Ford Ranger (2011–)

Last updated 16 September 2019

A 3.2-litre, five-cylinder turbodiesel with 200PS is the most powerful engine in the Ford Ranger, with 470Nm of torque on hand to help the Ranger surge off the line and overtake slower traffic.

The 3.2-litre motor feels very strong and potent, but is vocal with lots of diesel clatter at start-up and under hard acceleration. That said, it's the best engine in the Ranger line-up.

All of the 3.2-litre models come with four-wheel drive as standard, which helps them make light work of heavy-going off-road conditions. It also makes it an ideal tow vehicle thanks to its low-rev shove and a maximum towing capacity of 3350kg with a braked trailer. This towing limit was raised to 3500kg as part of the 2013 facelift.

The 3.2-litre engine also gained improved fuel economy in 2013 from 29.7mpg to 34.0mpg while CO2 emissions were lowered from 249g/km to 218g/km. If you opt for the six-speed automatic economy drops to 31.7mpg while emissions rise to 234g/km, although the optional automatic makes an equally good job of driving the Ranger as the standard six-speed manual.

At launch the Ranger was initially offered with a 2.2-litre - with 125PS or 150PS. However, this was increased slightly in 2013 to 130PS or 160PS. Running costs were also improved for the 130PS unit, from 37.2mpg and 199g/km of CO2 to 43.5mpg and 171g/km.

Even with the automatic gearbox fitted, the 160PS 2.2-litre turbodiesel delivers a claimed 35.3mpg and 209g/km CO2 emissions. These are the figures for the double cab version, but if you choose the much more workmanlike single cab model, you can expect an official 38.7mpg and 191g/km to make it a more affordable choice.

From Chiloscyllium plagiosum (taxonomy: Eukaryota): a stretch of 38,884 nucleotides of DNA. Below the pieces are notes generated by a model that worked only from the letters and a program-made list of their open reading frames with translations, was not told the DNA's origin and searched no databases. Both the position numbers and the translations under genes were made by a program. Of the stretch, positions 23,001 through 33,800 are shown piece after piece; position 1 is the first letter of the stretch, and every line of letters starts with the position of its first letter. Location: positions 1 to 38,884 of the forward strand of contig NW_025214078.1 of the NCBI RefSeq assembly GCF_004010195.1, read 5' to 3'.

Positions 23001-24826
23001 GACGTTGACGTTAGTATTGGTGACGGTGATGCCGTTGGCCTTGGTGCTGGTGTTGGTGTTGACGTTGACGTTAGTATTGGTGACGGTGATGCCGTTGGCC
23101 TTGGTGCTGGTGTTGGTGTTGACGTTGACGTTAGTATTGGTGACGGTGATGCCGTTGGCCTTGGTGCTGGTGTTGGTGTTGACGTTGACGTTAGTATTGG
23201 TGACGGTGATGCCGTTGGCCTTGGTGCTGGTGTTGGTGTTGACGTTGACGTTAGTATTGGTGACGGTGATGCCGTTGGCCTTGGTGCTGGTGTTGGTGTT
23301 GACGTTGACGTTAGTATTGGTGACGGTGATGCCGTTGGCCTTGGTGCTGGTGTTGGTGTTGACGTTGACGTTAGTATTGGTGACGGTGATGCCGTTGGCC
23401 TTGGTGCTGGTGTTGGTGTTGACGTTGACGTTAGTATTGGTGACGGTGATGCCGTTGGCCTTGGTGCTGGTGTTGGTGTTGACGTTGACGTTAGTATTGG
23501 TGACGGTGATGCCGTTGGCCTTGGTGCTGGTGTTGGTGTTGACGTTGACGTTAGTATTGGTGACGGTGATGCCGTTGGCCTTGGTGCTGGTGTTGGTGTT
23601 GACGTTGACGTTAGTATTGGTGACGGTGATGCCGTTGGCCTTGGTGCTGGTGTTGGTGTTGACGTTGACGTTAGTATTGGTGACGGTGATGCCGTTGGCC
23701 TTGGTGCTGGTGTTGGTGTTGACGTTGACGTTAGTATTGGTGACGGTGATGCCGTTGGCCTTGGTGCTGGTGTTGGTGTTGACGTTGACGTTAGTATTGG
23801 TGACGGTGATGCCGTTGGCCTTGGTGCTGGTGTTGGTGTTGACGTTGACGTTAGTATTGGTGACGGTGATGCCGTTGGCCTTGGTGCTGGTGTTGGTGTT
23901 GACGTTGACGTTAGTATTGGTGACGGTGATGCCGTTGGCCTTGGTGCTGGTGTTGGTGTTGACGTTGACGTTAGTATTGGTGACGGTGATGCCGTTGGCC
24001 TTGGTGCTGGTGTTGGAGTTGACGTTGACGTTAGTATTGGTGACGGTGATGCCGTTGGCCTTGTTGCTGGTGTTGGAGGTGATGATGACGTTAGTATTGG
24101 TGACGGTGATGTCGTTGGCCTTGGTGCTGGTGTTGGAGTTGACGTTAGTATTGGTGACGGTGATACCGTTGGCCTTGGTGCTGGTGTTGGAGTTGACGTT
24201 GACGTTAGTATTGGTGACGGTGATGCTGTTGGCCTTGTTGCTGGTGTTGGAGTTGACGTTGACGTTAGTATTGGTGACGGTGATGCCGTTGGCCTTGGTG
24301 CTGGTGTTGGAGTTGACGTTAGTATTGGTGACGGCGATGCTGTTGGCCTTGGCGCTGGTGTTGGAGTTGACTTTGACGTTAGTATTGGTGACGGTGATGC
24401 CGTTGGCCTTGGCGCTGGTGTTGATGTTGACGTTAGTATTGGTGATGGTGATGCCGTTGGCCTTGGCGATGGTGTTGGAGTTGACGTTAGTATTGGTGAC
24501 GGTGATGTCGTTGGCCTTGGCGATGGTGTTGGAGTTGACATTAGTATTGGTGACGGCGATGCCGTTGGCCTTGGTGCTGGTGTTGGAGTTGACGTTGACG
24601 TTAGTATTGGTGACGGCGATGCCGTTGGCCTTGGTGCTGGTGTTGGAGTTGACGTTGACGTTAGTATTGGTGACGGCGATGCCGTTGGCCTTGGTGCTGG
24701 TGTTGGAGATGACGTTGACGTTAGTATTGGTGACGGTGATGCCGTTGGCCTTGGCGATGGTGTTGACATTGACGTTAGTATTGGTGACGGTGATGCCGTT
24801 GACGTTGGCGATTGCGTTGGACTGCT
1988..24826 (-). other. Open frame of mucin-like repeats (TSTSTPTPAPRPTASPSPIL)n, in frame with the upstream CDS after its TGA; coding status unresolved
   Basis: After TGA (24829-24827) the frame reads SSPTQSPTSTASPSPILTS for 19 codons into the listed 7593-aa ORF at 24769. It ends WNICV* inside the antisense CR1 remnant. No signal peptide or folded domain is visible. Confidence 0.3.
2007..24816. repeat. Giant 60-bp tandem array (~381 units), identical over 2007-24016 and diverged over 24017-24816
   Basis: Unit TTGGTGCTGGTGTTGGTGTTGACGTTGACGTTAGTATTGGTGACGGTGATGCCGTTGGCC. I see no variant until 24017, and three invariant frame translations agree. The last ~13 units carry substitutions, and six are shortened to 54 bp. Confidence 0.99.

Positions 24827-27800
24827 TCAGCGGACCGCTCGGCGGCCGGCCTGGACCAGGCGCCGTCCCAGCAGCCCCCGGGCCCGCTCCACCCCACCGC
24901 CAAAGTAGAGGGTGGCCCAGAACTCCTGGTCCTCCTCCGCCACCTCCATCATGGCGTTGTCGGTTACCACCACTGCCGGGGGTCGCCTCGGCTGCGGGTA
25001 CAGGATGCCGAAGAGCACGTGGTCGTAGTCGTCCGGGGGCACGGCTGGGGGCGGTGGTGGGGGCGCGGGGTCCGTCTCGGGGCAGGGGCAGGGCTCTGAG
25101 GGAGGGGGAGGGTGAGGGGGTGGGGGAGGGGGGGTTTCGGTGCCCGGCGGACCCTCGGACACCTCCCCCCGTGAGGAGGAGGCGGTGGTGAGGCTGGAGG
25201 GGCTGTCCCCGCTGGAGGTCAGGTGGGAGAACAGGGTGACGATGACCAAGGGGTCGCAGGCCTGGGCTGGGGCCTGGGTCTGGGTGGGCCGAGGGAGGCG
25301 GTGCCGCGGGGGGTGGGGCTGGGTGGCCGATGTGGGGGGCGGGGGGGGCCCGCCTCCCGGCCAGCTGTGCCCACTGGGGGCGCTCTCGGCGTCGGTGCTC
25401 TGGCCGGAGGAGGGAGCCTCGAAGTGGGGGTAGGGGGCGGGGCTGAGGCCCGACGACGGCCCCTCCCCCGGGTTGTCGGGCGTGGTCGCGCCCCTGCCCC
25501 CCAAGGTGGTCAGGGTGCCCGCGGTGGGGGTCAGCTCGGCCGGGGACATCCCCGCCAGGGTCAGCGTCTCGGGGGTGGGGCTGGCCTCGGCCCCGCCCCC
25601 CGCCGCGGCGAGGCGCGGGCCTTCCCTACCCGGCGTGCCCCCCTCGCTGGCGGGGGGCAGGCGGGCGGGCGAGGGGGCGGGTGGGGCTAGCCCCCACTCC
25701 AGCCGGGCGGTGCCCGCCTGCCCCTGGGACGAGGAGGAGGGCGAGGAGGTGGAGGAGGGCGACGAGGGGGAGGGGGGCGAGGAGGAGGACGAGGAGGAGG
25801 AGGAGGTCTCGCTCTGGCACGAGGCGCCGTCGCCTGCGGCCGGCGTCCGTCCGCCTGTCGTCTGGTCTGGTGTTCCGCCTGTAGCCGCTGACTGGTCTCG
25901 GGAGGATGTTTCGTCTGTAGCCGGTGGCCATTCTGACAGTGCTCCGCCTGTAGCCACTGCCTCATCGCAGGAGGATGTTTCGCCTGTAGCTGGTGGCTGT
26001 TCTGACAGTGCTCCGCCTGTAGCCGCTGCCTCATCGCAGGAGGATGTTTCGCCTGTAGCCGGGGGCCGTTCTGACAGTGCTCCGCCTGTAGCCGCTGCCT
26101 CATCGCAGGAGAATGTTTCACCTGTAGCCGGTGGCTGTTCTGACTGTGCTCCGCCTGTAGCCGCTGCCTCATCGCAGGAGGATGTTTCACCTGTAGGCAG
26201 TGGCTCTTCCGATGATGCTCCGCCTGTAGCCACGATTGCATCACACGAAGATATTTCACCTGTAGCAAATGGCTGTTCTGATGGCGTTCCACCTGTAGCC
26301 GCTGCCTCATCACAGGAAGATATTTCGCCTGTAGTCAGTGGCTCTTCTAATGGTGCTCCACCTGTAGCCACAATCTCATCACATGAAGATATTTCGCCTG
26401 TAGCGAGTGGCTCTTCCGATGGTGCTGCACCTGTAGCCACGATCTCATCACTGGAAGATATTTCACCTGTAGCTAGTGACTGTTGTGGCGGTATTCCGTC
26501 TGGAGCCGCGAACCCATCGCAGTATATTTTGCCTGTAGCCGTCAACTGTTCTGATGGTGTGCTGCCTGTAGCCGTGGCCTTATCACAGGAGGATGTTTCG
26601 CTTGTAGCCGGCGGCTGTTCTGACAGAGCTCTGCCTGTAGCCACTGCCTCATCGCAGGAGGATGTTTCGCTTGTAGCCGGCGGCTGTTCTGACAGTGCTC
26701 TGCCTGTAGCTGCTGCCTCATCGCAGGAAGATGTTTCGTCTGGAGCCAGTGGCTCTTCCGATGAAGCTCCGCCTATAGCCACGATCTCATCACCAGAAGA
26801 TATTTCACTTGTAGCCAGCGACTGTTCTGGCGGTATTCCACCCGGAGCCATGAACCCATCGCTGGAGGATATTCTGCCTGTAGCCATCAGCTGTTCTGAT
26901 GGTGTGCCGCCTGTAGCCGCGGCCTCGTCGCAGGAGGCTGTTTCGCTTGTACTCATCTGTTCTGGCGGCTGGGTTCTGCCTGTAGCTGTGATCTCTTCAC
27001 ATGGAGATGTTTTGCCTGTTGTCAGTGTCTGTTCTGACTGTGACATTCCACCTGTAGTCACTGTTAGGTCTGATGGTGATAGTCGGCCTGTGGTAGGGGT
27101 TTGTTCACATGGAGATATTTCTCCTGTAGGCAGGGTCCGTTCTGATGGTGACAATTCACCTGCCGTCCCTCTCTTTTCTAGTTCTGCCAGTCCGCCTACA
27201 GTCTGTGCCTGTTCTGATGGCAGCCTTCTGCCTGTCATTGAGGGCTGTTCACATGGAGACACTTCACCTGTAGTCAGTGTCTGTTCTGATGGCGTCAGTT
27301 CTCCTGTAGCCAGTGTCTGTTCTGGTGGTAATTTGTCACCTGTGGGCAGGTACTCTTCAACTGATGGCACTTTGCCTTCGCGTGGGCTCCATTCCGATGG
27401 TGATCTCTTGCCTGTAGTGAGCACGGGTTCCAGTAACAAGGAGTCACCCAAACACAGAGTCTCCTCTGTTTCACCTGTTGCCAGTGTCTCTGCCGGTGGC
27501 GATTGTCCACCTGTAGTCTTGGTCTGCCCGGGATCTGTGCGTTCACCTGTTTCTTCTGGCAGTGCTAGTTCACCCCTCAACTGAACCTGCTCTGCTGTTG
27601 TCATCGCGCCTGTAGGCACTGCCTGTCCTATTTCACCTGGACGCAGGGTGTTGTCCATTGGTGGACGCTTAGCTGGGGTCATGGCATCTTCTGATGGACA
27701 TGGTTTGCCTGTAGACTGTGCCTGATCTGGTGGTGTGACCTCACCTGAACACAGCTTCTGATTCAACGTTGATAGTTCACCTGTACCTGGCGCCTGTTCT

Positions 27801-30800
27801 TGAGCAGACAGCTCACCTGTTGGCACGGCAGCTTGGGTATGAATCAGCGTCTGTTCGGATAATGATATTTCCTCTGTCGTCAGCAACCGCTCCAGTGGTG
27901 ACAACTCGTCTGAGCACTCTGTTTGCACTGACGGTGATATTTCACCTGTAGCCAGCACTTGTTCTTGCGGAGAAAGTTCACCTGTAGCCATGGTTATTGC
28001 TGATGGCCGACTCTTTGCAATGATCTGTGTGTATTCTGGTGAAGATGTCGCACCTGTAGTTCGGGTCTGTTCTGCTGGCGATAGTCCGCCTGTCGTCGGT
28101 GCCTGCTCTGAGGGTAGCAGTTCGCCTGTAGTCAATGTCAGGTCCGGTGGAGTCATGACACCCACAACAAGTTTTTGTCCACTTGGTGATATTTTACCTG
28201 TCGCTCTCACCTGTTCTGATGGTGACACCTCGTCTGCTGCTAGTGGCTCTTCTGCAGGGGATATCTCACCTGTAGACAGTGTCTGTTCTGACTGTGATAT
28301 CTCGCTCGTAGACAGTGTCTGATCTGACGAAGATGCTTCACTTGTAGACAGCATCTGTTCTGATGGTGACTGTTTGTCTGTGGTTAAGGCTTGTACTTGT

Given the choice, we'd recommend spending more for the 3.2-litre unit as the 2.2-litre engine is prone to feeling lethargic when pushed. Both of the engines lack refinement though, with lots of noise breaking into the cabin. That said, they're smooth to drive, with predictable power delivery and all of the other controls are light and well matched.

Most Rangers get four-wheel drive as standard and it is here that the Ford really impresses, with superb off-road ability. The switch between two-wheel and four-wheel drive can be made on the move, while the Ranger also boasts low-ratio gearing for tackling really tough ruts and inclines.

From 2013 Ford also added hill decent control and hill hold assist as options, along with an electronic diff to give the Ranger better traction in heavy mud or snow. 

Engine Fuel tank MPG CO2
2.2 TDCi 125 4X4 5 80 L 37–39 mpg 192–199 g/km
2.2 TDCi 150 4X2 5 80 L 35–36 mpg 206–209 g/km
2.2 TDCi 150 4X4 5 80 L 30–37 mpg 199–248 g/km
2.2 TDCi 160 4X2 - 42 mpg 177 g/km
2.2 TDCi 160 4x4 - 44 mpg 171 g/km
2.2 TDCi 160 4X4 80 L 35–44 mpg 171–248 g/km
2.2 TDCi 200 4X4 80 L 34 mpg 256 g/km
2.5 TDCi 143 Euro 4 63–70 L 28–34 mpg 227–271 g/km
3.2 TDCi 200 4X4 80 L 32–34 mpg 218–265 g/km
3.2 TDCi 200 4X4 5 80 L 28–29 mpg 256–265 g/km
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